Thursday, July 23, 2015

...a different appropriation

Consider this thought experiment.

In front of you you is a large blue button. You have only to push it, and technologies for efficient energy production, large scale urban agriculture, and efficient recycling and recapture of metals and materials will appear on a mass, commercial scale. Fibre production will come from massive and energy efficient grow-ops. Recycling will replace mining, and the agriculture that feeds the cities will be relocated to high-rise, high efficiency urban hydroponic farms, and fossil fuel extraction will end. With little to no industrialization pressure, indigenous cultures, and indeed anyone willing to live simply off the land will have the majority of the planet's surface to themselves. The First nations of the Western Hemisphere, for the first time since Columbian contact, will have an opportunity for real freedom.

There's a but.

If you push that button, the patents for all this technology will be owned by Exxon, Haliburton, GE, GM, IBM, Microsoft, Monsanto, and Nestle. Indigenous people will be free and outside this system, but the rest of us, those who want IPads and Internet, gaming, and Facebook will end up more deeply entwined than ever in neo-liberal corporatist culture. With the new technology, this culture and its owners would be more successful and more powerful than ever before.

The blue button aims to separate our commitment to specific matters of justice from our sense of what the world we want to live in looks like. If we push my imaginary blue button, it would end the oppression and dispossession of  the people of the land here in the Western Hemisphere, and many of us are committed to doing just that. That it would also cement the prosperity and the power of people many of us hate and fear is at most a secondary matter. To paraphrase Abraham Lincoln: if I could free oppressed First Nations by eliminating neo-liberal culture, I would do it. If I could free oppressed First Nations by not changing the neo-liberal culture at all, I would do that. If I could fee oppressed First Nations by eliminating some aspects of neo-liberal culture and leaving others the same, I would do that.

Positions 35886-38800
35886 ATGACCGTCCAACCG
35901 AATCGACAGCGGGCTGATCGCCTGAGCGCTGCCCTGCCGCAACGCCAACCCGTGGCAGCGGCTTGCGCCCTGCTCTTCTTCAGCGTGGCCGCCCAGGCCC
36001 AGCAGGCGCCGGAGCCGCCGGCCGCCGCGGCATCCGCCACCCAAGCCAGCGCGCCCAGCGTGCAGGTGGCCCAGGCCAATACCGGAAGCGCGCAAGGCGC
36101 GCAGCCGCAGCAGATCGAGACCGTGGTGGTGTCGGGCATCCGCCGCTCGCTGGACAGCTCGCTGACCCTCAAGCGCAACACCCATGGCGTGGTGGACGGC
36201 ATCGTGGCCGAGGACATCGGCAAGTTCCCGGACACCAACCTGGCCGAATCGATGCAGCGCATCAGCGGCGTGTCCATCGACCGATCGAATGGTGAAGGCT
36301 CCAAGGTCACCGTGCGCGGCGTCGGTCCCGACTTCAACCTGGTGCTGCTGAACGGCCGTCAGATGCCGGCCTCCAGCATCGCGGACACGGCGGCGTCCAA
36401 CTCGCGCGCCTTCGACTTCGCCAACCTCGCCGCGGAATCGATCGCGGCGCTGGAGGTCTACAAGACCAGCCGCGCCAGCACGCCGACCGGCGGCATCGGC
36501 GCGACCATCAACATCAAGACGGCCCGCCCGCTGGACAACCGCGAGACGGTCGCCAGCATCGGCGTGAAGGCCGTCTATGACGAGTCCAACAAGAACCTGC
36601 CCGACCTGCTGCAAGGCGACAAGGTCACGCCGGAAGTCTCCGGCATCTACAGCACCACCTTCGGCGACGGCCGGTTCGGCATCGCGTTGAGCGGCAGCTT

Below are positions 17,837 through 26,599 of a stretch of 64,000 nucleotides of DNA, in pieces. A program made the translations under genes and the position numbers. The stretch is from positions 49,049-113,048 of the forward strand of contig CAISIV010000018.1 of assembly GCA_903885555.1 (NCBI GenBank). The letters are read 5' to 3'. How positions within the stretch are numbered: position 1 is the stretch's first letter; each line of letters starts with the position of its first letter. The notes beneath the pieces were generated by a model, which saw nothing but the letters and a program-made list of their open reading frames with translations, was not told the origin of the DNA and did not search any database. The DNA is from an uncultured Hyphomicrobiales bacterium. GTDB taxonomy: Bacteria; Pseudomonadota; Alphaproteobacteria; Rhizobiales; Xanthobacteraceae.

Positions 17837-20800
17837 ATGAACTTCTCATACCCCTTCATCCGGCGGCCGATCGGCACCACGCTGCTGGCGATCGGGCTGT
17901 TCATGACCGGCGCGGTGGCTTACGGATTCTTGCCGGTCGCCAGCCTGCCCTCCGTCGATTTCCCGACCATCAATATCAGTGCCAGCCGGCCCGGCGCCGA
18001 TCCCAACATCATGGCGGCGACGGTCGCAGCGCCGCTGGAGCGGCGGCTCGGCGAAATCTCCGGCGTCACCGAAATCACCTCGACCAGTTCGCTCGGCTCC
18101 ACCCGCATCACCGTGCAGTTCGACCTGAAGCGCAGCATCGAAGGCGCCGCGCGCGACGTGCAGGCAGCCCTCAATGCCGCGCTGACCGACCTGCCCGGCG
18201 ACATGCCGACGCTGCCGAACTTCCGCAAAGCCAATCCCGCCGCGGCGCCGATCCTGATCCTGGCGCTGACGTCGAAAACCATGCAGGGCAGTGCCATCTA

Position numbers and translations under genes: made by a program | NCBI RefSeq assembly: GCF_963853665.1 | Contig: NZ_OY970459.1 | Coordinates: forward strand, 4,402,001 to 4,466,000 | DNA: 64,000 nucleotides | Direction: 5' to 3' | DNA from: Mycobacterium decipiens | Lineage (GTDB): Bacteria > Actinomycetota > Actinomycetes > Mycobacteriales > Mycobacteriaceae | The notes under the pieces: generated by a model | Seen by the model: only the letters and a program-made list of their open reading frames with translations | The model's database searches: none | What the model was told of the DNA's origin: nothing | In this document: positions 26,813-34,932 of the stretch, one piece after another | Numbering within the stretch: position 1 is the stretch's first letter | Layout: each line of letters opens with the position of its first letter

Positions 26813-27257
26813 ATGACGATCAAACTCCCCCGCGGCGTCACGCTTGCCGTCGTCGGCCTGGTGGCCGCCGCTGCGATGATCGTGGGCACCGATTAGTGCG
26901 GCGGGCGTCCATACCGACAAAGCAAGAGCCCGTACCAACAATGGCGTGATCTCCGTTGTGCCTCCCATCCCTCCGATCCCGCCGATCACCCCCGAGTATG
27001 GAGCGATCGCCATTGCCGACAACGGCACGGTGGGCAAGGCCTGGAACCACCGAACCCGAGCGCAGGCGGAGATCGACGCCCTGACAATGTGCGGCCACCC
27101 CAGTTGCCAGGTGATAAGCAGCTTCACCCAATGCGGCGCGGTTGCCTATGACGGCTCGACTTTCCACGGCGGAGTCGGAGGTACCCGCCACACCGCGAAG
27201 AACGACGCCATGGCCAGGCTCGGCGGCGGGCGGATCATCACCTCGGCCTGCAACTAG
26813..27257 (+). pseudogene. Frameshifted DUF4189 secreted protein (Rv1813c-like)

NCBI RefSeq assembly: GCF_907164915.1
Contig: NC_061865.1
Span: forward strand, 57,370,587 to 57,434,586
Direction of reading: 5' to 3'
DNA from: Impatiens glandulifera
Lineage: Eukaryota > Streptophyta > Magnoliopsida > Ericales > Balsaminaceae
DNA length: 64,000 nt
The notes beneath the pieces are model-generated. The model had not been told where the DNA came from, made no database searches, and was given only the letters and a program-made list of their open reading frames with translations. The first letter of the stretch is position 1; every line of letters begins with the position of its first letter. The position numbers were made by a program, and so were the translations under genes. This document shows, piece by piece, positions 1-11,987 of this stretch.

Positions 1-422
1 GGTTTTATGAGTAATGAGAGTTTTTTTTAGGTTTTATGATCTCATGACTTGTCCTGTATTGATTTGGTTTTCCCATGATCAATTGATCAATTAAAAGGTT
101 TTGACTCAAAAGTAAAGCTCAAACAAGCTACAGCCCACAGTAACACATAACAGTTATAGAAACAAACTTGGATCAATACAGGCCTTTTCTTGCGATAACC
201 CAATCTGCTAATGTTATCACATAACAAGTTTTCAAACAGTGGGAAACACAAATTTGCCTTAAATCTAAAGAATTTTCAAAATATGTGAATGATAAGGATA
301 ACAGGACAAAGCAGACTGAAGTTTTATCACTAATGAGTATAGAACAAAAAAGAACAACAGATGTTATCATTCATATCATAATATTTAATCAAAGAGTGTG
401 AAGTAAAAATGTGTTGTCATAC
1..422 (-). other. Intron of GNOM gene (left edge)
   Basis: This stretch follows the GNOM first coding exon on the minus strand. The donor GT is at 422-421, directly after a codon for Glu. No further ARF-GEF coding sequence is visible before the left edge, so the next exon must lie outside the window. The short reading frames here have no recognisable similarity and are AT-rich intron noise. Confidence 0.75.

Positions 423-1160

Many of us deplore the appropriation of the cultural artifacts of oppressed peoples by mainstream culture, ranging from actual religious symbols to gestures, but observing the dialogue on the Left today I have to wonder how many of us engage in a more subtle appropriation: using the urgency of the struggle for First nations rights, the struggle for the dignity and safety of the African communities in North America to promote our own vision for the future of society. If we work and fight for a world where Black lives matter, or First nations are masters of their own fates, what happens to neo-liberal culture in the process only matters to the extent that neo-liberal principles actually affect the lives and dignity of the people we ally with. Insist on freedom and justice first, and we will see what happens to the Nestles and Monsantos of the world.

1 comment:

Stewart Vriesinga: said...

I agree John! The starting point is working for justice for those most impacted. There is that bit about upstream downstream ministries, and going upstream to see who is throwing all those bodies in the river. That 'I have discovered the enemy, and it is us! " bit. And to a large extent it IS structural injustice, not just corporations, but the global operating system in which they function. My work with Colombian campesinos and the Mi'kmaq in New Brunswick were basically two different fronts in the same battle against neo Liberal structural oppression....